Available on CD and cassette
Through SBS Music/BMG Records
Reviewed by Norm Dixon
Seeing Lucky Dube and his 13-piece band live is an exhausting experience. Just watching this dynamic two-hour non-stop performance centred on Lucky's unflagging energy and spectacular dancing is enough to make you wilt. On top of that, his politically charged blend of the reggae beat, mbaqanga soul and a marvellously swinging horn section creates an irresistible urge to jump about.
Before Lucky's Paddington gig, on October 4, I wondered if it was really true that this person could pack 70,000 people into concerts back home in South Africa. By the end of the first few songs, I was convinced. Lucky Dube's exuberant performance and powerful vision of racial unity, an end to apartheid and discrimination explain the remarkable fact that he has sold more recordings in South Africa than Michael Jackson has sold in the USA.
Prior to his Sydney shows, Lucky Dube spoke to Green Left about his music and his message. When just a young boy, he first heard the songs of the reggae greats Peter Tosh, Bob Marley and Jimmy Cliff.
"Playing music was difficult because we could not afford to buy instruments. But listening to the radio, we could hear music ... You wouldn't hear [reggae] all the time because it was not very popular with the government. It still isn't."
Lucky began a promising career in 1979 making mbaqanga pop records — he made four, all of which went gold — but switched to reggae in 1985. "A lot of people think reggae is from Jamaica ... Reggae is from Africa, it was only popularised in Jamaica. The way I play my reggae, it's got the African roots in it. It's got the mbaqanga feel in it.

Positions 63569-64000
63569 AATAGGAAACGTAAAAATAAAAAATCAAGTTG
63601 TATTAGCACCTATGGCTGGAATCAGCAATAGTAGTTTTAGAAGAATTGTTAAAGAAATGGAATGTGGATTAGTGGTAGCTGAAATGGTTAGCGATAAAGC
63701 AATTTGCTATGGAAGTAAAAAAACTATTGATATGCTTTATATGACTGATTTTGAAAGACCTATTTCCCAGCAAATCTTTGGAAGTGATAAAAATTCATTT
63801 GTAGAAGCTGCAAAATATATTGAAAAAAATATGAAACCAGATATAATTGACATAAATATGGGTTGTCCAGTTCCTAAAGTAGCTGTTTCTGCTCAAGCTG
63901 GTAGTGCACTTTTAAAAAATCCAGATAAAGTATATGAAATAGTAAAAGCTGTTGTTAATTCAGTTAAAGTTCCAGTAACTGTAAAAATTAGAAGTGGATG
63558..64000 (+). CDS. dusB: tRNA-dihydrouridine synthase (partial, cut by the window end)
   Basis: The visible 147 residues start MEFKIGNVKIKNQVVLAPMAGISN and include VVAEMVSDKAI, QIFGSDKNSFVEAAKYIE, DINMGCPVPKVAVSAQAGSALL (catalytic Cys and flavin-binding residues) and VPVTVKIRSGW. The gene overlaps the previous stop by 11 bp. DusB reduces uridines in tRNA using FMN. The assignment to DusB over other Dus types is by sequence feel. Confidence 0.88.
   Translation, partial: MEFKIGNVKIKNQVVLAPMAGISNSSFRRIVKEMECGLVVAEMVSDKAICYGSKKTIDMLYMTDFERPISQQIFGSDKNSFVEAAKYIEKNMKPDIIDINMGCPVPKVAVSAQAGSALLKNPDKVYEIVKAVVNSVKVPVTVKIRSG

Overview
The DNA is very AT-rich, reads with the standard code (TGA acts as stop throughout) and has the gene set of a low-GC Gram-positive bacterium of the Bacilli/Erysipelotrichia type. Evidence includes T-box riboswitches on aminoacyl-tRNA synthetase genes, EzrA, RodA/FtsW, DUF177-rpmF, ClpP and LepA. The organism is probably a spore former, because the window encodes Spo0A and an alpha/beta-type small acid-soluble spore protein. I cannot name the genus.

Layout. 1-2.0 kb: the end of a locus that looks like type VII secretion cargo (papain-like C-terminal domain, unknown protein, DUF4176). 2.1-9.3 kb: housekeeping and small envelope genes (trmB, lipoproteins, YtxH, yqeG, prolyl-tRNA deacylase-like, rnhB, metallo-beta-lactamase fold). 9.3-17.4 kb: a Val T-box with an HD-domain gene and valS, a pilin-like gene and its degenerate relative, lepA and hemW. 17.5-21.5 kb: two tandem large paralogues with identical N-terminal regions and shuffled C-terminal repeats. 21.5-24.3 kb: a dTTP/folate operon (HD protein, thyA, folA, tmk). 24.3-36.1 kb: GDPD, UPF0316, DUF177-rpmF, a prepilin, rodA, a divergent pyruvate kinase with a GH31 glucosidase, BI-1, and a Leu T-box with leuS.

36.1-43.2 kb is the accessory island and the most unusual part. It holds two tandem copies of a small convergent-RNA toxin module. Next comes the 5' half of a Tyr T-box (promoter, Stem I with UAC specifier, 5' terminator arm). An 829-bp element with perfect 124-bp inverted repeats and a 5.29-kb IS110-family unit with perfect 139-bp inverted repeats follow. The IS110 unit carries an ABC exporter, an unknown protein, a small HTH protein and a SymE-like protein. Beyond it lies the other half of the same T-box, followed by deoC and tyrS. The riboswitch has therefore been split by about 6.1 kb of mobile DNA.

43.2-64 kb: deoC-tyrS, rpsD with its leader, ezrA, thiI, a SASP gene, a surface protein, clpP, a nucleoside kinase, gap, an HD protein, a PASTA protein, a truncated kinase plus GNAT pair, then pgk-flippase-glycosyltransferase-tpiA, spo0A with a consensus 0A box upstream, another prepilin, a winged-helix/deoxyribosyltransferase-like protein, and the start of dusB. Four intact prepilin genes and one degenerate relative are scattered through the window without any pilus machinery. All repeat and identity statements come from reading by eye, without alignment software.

"I loved reggae for the message in it. The music itself is different. The beat is very easy to relate to, but it is the message that got me into it.
"The message is the coming together of the people — black and white — because when we read in the Bible about the creation of the earth, the Bible tells us that humans were created in the image of God. It does not tell us whether God was black or white. So I believe we are God's children, we are God's image and we belong together, black and white.
"As far as I'm concerned, apartheid and discrimination don't only happen in South Africa. It is only South Africa that happens to have it in its books ... This is a message to people over the whole world, not just in South Africa. Apartheid and discrimination are all over the world."
This message permeates his shows and his excellent new album, his first to be released in this country, Prisoner. The album showcases Dube's soul/reggae and thoughtful lyrics. The best track is "War and crime", a stirring cry for young black, white, coloured and Indian South Africans to unite to put an end to it started you and I were not there so
Why don't we
Bury down apartheid
Fight down war and crime
The title track describes a society that builds prisons rather than schools. "False Prophet" attacks the hypocrisy of some Christians who condone racism. In "Dracula", that notorious bloodsucker "talks like the new state president".
Music is a powerful force for change, Lucky told Green Left: "Music goes where no politician goes, music goes into each and every house that has a radio ... People listen to my music, some of them do get the message ... I think it's very powerful. Everybody listens to it, even people who are not involved or aware of politics but through the music they get the message."
The apartheid regime unsuccessfully tried to suppress his music. "When I started out, the first album I had was banned. They wouldn't play it on the radio or TV simply because of the message. The message became a threat to the government officials. They would sometimes come to my shows, listen to the things I said ... I used to, when writing a song, maybe try to have a hidden message, but now that doesn't happen. I just write my songs the way I want to."
Fortunately, the regime did not silence him and the many other talented artists from South Africa who are finally coming to our attention.